Medical

Heartsense is aimed at streamlining wearable ECG tech

Heartsense is aimed at streaml...
The Heartsense monitor is worn like a regular heart rate sensor
The Heartsense monitor is worn like a regular heart rate sensor
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The Heartsense monitor is worn like a regular heart rate sensor
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The Heartsense monitor is worn like a regular heart rate sensor

If doctors want to check someone's heart rhythm while that person is out and about, the patient is required to wear what's known as a Holter monitor. Now, however, British scientists have developed what they claim is a cheaper, more comfortable and faster-performing alternative, in the form of the Heartsense monitor.

Not to be confused with the fetal heartbeat monitor of the same name, the Cambridge University-designed Heartsense is strapped to the patient's chest just like a sports-oriented heart rate sensor. There, the waterproof device monitors their heart rhythm via a 3-point ECG (electrocardiogram), plus it also measures their body core temperature and blood oxygen saturation.

The raw data is wirelessly transmitted to a cloud-based server, where artificial intelligence-based algorithms sort through it all in order to detect irregular and/or dangerous heart rhythms, along with possible respiratory problems. Results are displayed and recorded on a smartphone app in real time, for perusal by the patient's doctor.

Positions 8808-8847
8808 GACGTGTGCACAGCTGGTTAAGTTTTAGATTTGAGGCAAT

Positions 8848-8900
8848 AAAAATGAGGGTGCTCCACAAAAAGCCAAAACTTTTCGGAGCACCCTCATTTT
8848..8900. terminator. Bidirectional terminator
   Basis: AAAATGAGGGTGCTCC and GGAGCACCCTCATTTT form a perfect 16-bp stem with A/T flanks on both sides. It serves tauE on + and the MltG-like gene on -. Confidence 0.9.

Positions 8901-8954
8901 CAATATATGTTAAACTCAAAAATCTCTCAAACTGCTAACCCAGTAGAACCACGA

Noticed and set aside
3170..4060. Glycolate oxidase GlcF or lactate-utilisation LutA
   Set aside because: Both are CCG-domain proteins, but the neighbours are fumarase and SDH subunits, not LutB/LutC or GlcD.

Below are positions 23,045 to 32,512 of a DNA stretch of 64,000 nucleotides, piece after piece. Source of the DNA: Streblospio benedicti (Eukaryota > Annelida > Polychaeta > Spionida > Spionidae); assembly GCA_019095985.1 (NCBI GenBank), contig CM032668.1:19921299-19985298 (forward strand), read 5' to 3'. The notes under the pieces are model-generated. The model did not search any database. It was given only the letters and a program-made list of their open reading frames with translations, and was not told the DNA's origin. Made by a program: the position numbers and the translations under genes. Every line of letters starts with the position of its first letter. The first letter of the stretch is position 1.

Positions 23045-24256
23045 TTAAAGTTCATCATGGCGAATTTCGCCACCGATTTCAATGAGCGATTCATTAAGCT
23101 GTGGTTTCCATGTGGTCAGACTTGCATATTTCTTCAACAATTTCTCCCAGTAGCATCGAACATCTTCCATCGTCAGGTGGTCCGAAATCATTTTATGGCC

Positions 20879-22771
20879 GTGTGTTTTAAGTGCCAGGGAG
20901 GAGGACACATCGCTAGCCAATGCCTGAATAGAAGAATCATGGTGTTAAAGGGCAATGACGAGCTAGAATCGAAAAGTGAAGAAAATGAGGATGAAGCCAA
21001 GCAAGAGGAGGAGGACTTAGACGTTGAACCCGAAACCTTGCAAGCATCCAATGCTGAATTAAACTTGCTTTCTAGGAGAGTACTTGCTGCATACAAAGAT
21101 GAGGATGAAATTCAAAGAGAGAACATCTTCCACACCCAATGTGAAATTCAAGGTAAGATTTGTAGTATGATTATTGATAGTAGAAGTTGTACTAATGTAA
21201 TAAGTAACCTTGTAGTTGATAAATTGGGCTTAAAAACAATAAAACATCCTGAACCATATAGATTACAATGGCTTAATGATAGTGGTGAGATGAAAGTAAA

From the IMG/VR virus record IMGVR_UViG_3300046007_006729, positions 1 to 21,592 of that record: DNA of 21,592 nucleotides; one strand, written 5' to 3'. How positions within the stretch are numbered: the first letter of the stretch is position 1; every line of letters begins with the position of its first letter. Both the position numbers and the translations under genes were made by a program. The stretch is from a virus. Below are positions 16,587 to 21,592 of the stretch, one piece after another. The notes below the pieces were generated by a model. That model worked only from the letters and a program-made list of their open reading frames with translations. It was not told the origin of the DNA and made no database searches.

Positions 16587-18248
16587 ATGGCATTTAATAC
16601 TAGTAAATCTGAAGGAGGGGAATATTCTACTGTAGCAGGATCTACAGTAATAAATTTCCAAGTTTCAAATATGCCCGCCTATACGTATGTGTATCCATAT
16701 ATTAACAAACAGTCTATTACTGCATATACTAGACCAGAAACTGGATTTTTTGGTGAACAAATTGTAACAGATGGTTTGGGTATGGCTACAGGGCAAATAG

By contrast, use of a Holter monitor requires attaching several wired leads to the wearer's chest. Additionally, according to the university, it can take several weeks to analyze all of the data gathered by such a device. And while there are already less cumbersome single-lead wearable ECGs available, it's claimed that Heartsense is much more sensitive – in lab tests, it was found to be over 95 percent accurate as compared to a non-portable clinic-based ECG.

Heartsense was invented by Cambridge's Prof. Roberto Cipolla and cardiologist Dr. Rameen Shakur. It is now being commercialized by spinoff company Cambridge Heartwear, and should cost "substantially less" than a Holter monitor.

Source: Cambridge University

1 comment
christopher
"Wireless" does not work in a pool.